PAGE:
Out of A Running Slump, Onto the Roads and Trails

Running is depressing me at the moment. I had a triumphant weekend, with a successful ten mile run Saturday and a successful fifteen mile hill

Barton Creek Greenbelt
Barton Creek Greenbelt

run yesterday. Today, I find myself once again rebelling against running in the cold weather that returned over night.I’m back to where I was last Thursday, when I aborted a run at its inception, went home, and finished off a bag of Tyrell’s sweet chili and red pepper chips. As I polished off those chips, I read an article about ultrarunning in the Trail Runner Inside Dirt that arrived in my email box that afternoon. Although, as one person stated in the comment section that follows the article, training for ultras is somewhat unstructured, I’m pretty sure that no one would suggest foregoing a run to stay home and eat a bag of chips as part of a successful training strategy for an ultramarathon, which is my ultimate goal (believe it or not!).

The problem is that we’re having another (really, honestly, super) cold snap. The temperature warmed up quite a bit Saturday and Sunday, which is why I had good runs over the weekend. I did manage to make myself run in the bitter cold last Wednesday, the first day of our most recent arctic front. That day I ran on the river in Austin before driving to San Antonio, even though the temperature was in the thirties and the cold wind made the wind chill factor even lower. I was uncomfortable at first, but I knew I would warm up tolerably for the short run for which I had time. I also knew I would feel better after my run, for having run, than I would feel if I skipped it just to avoid discomfort.

I’m not sure what happened to that woman who triumphed over her resistance to the cold run that day. I must have left her in Austin. The next day, after checking the forecast for the day, I decided to run about 2 pm. According to weather.com, the sun would be peeking out by that time, and the temperature would rise to about 40 degrees (from the 28 degrees with 19 degree chill factor at the time I was looking at the weather). Apparently, weather.com lies. As the morning hours passed, I began to suspect that the forecast was incorrect. The sun stayed stubbornly behind a cloud, and when the time came for me to prepare to run, the temperature was 30 degrees with a 23 degree wind chill factor. Even so, I pulled on my long compression-fit pants and a long-sleeved compression-fit shirt, pulled a knit cap over my ears, looped a scarf a couple of times around my neck, grabbed an extra pair of gloves, and then a pair of black socks for my feet. Yes, I actually covered my bare feet against the cold. I drove to the Stone Oak area so I could include those hills in my run: specifically Tabernacle Hill. I pulled on two pairs of gloves, put the socks on my feet, secured my scarf, tucked my hair up under my knit cap, and stepped out my car to begin my run. Continue reading “Out of A Running Slump, Onto the Roads and Trails”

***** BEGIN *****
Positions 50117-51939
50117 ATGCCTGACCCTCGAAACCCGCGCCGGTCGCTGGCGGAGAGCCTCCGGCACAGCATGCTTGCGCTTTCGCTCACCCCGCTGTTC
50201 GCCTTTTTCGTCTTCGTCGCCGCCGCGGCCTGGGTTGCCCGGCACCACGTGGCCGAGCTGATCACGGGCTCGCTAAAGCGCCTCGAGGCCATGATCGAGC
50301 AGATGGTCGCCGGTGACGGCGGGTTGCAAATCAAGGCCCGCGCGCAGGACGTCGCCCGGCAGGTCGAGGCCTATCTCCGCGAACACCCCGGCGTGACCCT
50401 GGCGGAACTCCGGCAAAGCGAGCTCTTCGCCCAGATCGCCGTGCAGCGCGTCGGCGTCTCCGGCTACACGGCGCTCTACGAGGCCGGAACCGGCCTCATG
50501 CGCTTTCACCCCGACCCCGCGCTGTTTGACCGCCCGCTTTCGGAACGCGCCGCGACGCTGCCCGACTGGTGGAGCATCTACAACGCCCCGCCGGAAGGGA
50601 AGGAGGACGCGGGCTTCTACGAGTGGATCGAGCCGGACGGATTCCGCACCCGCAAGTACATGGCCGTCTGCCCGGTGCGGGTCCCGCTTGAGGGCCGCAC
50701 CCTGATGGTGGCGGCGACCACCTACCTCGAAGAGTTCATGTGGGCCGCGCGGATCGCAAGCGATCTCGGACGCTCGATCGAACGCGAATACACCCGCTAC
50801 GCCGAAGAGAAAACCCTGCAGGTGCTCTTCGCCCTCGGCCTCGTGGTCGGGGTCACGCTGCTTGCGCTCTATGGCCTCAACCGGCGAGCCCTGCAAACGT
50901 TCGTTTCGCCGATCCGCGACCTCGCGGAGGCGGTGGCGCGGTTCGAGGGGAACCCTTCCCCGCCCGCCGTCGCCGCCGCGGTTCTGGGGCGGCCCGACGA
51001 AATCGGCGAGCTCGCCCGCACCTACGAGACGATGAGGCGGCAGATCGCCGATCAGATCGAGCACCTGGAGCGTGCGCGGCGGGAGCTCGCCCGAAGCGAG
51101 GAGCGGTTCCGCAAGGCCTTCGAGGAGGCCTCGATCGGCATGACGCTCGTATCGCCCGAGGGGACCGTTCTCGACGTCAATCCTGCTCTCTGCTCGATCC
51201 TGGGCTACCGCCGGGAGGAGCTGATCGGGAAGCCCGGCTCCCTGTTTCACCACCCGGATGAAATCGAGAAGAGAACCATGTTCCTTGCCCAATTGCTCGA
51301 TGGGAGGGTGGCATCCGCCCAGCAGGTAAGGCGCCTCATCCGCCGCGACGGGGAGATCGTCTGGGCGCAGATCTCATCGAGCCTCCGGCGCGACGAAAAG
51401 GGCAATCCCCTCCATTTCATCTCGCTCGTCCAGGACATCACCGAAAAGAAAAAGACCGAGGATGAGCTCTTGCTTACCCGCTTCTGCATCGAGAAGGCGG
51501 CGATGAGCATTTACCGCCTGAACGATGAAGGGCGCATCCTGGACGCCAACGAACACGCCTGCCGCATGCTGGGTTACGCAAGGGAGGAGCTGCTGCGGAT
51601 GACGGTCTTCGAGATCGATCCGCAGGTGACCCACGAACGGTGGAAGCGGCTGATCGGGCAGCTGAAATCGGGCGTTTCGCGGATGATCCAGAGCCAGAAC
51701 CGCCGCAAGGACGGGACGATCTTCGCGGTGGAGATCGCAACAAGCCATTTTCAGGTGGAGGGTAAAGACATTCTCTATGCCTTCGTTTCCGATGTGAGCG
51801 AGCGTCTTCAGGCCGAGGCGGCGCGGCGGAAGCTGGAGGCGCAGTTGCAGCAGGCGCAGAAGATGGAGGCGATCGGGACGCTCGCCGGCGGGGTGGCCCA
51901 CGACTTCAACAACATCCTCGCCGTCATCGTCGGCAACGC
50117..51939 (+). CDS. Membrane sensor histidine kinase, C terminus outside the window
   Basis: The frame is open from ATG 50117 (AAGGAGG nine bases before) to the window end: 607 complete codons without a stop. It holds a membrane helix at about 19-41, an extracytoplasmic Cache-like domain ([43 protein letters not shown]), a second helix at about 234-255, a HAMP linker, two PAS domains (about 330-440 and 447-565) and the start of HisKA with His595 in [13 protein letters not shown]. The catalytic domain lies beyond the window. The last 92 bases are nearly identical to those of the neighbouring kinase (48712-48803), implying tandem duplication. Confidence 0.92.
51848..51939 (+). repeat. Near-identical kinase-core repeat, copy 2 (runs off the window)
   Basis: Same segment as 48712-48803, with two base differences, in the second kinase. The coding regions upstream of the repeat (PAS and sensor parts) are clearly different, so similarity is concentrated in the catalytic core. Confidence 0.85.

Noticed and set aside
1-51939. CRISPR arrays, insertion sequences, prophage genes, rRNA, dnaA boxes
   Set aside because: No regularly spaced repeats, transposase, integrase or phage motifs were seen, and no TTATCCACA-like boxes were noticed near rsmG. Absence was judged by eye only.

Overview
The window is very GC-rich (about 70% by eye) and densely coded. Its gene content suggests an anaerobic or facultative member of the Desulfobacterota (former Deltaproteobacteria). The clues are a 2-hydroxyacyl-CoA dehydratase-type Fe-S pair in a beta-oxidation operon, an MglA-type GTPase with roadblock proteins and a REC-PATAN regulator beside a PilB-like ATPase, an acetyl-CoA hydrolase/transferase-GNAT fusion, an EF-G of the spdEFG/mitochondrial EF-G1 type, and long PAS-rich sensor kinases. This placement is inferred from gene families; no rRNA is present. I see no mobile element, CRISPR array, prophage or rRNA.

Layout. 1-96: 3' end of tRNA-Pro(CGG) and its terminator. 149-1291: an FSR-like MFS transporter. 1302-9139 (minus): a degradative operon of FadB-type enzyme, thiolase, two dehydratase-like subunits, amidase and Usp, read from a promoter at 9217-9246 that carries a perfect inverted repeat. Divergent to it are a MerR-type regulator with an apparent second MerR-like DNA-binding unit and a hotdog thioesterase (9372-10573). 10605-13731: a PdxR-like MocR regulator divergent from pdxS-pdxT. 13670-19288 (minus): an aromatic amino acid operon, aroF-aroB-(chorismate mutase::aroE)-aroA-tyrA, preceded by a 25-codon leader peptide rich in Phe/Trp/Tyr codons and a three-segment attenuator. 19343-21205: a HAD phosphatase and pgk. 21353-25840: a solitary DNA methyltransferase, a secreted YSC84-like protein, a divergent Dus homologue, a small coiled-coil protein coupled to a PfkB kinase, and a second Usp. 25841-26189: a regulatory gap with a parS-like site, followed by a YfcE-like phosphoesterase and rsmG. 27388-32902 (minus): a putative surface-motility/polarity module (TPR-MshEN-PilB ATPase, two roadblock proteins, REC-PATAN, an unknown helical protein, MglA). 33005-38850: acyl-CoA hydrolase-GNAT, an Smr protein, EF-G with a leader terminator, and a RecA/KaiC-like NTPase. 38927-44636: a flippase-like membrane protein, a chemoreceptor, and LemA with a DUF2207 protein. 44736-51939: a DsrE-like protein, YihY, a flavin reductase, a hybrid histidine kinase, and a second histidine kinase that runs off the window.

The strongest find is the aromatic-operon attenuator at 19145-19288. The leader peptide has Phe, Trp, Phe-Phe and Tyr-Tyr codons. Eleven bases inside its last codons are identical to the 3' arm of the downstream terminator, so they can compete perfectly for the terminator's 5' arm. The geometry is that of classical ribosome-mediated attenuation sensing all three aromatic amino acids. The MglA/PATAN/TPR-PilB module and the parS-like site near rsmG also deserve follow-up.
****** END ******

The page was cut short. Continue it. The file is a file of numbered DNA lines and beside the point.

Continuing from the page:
Xero / Luna Huaraches: A Review (Updated Xero Review)

View from Eisenhower Tower 1
View from tower at Eisenhower Park

Last year I wrote the review (below) on the Zero huaraches I fell in love with. Unfortunately,

the Xero’s had a problem that make running on trails in the hot, humid Texas summer difficult: they lack surface texture necessary for keeping feet from slipping around in them. I like the Xero’s, I really do; however, I just cannot run well in them with my sweaty wet feet sliding around as I run. I turned to Barefoot Ted’s Lunas, the Leadville Pacer, which are made the monkey grip technology. The surface of these huaraches are textured for better traction. These huaraches are make running with wet feet much more manageable. I’ve been running trails in these sandals since last October and haven’t had one problem with my feet slipping around on the sandal’s footbed. For people who run in climates that don’t generate a lot of perspiration glow when they run, the Xeros may work just fine. For the rest of us, however, the Lunas’ monkey grip technology is necessary to prevent the slippage of sweaty glowing feet!

If my toes could sing, they would have been singing with joy when I wore my new custom-made Zero huaraches on an inaugural run on the unpaved trails at Eisenhower Park. Since that day seven years ago when I took off my running shoes and threw them away (well, actually I donated them to Good Will) to finally liberate my toes and feet from their culturally-imposed imprisonment, I’ve worn nothing at all on my feet when I run on paved surfaces. My feet are always joyful when they move me, unshod and unfettered, along streets and sidewalks. I do love to run unpaved trails, as well, and my trail running makes my feet, and thus my trail runs, a little sad. These trails in Texas are technical, with rocks, sticks, tree roots jutting up everywhere from the dirt. Running these trails barefoot is hazardous (although I know a barefoot woman in Boerne, TX, who does run some of them without any foot covering at all). I have run some trails in mountains in states other than Texas and because of the more gentle nature of those trails, I can run them with bare feet very easily. Here in Texas, however, I simply have to wear a little something on my feet when I run unpaved, technical trails.

Inaugural Xero Huarache Run Continue reading “Xero / Luna Huaraches: A Review (Updated Xero Review)”